2nd International Conference on Recycling and Reuse, İstanbul, Turkey, 4 June - 06 July 2014, pp.243
Multiport diffusers including marine outfalls are widely used for domestic wastewater discharge into marine environment with a suitable dilution. Lifespan of these systems can be various in a 30-100 years range. Flow rate of a marine outfall at the end of the lifespan is one of very important factor to determine the size and dilution level of the whole system. During its operational process, the flow rate of an outfall will gradually increase because of increasing population. However, the system should be designed considering the maximum flow capacity. As a consequence, starting first operational days, a marine outfall will have lesser flow rate than its design capacity. This partially wastewater filled diffuser condition could be dangerous for the system about dilution rate decrease or clogging because of lowered internal velocity in the diffuser and/or low amount of wastewater jet initial velocity passing thorough port. Sea water intrusion could be also possible with a reverse flow into the diffuser pipe. In order to protect the system, “duckbill” elastomer check valves could be used to maintain both one-way flow from a port and increase the jet velocity reducing open port area. This apparatus could also be mounted to the port after the construction and during operational period of an outfall. However, internal hydraulics and initial dilution performance will possibly be changed about this constructive difference.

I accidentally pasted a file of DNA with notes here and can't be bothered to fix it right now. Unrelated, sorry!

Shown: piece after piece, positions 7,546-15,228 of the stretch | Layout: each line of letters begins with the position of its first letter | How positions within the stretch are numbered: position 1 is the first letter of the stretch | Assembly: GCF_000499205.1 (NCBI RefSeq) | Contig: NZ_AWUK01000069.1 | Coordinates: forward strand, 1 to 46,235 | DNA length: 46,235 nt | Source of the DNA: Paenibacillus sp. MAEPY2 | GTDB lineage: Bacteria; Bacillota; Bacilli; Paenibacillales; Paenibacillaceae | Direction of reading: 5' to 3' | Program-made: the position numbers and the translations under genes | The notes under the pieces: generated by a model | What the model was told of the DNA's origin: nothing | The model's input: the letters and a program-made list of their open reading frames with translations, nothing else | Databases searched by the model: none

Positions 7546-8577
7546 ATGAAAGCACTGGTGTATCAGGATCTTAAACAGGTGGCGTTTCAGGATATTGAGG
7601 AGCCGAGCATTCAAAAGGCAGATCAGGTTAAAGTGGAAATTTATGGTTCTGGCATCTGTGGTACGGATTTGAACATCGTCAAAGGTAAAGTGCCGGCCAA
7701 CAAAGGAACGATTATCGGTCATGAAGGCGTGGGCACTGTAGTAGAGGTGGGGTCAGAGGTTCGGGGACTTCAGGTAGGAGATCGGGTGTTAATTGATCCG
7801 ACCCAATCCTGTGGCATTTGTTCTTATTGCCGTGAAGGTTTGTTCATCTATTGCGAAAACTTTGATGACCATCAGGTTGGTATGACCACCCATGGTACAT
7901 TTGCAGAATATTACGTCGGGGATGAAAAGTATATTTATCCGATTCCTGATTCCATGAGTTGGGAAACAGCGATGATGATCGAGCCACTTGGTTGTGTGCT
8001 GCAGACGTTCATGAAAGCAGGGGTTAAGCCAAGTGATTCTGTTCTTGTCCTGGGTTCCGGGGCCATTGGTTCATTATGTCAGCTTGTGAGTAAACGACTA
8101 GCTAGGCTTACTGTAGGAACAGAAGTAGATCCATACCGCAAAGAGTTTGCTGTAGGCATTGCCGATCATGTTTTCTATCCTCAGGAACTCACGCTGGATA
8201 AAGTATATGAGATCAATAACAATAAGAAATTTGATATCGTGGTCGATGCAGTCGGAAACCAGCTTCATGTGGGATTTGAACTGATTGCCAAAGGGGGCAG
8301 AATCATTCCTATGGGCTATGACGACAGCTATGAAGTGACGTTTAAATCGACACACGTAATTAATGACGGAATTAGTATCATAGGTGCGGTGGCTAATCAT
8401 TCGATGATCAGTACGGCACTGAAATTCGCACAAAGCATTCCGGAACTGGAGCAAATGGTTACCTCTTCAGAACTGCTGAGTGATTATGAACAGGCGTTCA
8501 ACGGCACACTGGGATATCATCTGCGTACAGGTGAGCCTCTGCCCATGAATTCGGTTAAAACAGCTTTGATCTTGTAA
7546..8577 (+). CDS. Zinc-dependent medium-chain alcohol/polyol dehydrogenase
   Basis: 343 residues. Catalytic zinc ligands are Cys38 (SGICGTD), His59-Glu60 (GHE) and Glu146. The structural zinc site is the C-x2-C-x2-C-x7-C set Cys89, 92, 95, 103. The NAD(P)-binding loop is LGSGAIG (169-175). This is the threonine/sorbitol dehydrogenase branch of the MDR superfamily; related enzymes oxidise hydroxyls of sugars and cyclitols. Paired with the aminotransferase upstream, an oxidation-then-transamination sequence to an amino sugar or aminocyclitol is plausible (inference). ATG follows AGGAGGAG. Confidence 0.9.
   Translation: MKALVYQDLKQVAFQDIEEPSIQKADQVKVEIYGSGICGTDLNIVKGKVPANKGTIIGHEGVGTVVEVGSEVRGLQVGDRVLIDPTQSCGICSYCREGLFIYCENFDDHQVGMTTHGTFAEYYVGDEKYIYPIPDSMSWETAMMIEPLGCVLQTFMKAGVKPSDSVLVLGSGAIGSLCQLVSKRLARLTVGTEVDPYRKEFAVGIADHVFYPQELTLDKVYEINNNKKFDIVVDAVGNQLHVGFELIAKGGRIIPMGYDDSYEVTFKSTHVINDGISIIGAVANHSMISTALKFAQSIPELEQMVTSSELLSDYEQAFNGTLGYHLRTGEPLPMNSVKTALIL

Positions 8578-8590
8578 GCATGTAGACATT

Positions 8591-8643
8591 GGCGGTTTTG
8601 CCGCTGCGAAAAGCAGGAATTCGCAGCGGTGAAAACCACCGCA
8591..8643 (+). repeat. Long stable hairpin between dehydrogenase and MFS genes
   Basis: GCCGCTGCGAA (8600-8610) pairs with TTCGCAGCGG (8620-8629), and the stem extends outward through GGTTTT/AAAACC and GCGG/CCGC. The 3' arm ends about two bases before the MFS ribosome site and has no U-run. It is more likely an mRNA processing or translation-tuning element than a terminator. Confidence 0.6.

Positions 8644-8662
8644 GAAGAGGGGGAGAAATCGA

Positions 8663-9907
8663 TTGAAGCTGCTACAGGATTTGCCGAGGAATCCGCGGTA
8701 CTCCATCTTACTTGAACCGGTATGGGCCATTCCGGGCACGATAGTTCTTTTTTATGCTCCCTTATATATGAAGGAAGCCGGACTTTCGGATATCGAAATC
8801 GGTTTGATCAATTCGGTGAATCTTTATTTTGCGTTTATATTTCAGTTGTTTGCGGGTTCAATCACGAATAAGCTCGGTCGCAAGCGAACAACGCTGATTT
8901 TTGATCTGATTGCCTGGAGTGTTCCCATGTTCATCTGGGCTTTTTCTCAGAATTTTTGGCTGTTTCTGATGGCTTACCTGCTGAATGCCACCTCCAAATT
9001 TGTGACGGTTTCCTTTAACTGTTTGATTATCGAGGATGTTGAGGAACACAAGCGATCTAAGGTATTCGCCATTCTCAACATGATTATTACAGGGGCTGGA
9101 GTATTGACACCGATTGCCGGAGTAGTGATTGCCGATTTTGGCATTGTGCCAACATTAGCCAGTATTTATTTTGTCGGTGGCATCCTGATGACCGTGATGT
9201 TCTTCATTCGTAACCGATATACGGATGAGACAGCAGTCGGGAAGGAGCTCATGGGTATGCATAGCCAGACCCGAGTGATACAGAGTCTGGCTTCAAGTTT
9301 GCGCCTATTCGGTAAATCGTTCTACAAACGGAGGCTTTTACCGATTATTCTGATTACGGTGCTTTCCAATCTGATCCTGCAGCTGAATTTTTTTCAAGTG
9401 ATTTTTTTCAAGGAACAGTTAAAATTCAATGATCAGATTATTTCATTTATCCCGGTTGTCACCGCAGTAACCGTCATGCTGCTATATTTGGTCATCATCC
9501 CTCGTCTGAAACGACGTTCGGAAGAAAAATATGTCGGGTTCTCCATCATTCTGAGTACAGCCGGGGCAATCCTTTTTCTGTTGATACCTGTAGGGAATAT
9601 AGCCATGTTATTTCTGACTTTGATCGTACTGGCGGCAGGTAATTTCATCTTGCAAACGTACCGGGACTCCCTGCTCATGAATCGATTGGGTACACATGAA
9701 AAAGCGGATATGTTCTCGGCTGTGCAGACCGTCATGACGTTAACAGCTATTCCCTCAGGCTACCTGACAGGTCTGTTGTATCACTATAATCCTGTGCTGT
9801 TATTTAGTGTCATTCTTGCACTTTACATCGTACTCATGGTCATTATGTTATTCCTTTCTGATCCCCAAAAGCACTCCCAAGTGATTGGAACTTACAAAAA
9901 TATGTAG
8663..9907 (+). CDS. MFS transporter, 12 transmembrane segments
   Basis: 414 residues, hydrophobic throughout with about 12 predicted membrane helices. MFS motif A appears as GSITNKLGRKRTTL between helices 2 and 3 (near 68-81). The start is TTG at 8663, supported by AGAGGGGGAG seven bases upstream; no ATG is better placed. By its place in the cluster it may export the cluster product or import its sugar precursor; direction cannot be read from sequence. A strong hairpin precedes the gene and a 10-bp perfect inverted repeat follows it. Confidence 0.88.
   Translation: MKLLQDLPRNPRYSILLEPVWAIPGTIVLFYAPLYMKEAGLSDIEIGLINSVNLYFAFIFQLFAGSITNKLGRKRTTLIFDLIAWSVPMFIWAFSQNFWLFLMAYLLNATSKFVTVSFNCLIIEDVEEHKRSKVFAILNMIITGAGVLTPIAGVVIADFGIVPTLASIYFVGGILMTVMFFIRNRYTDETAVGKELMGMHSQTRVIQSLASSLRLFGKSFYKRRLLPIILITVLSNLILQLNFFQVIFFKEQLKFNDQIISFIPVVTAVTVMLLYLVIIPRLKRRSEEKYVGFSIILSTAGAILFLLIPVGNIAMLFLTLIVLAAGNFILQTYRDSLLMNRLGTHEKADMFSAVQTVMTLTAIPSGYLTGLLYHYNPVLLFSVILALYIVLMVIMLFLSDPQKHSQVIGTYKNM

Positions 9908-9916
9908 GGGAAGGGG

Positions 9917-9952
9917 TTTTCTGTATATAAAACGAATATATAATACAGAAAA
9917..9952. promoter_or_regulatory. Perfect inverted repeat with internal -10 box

In this study, originally designed with open port including multiport diffuser using marine outfalls were investigated about before and after duckbill check valve mounted conditions. A series of marine outfalls were hydraulically designed then their initial dilution values were calculated from Fan and Brooks line source conditions. 150 mm diameter size was selected for circular and sharp edged diffuser ports. Then 150mm sized duckbill valve mounted conditions were investigated about internal diffuser hydraulics and its initial dilution effects on environmental performance.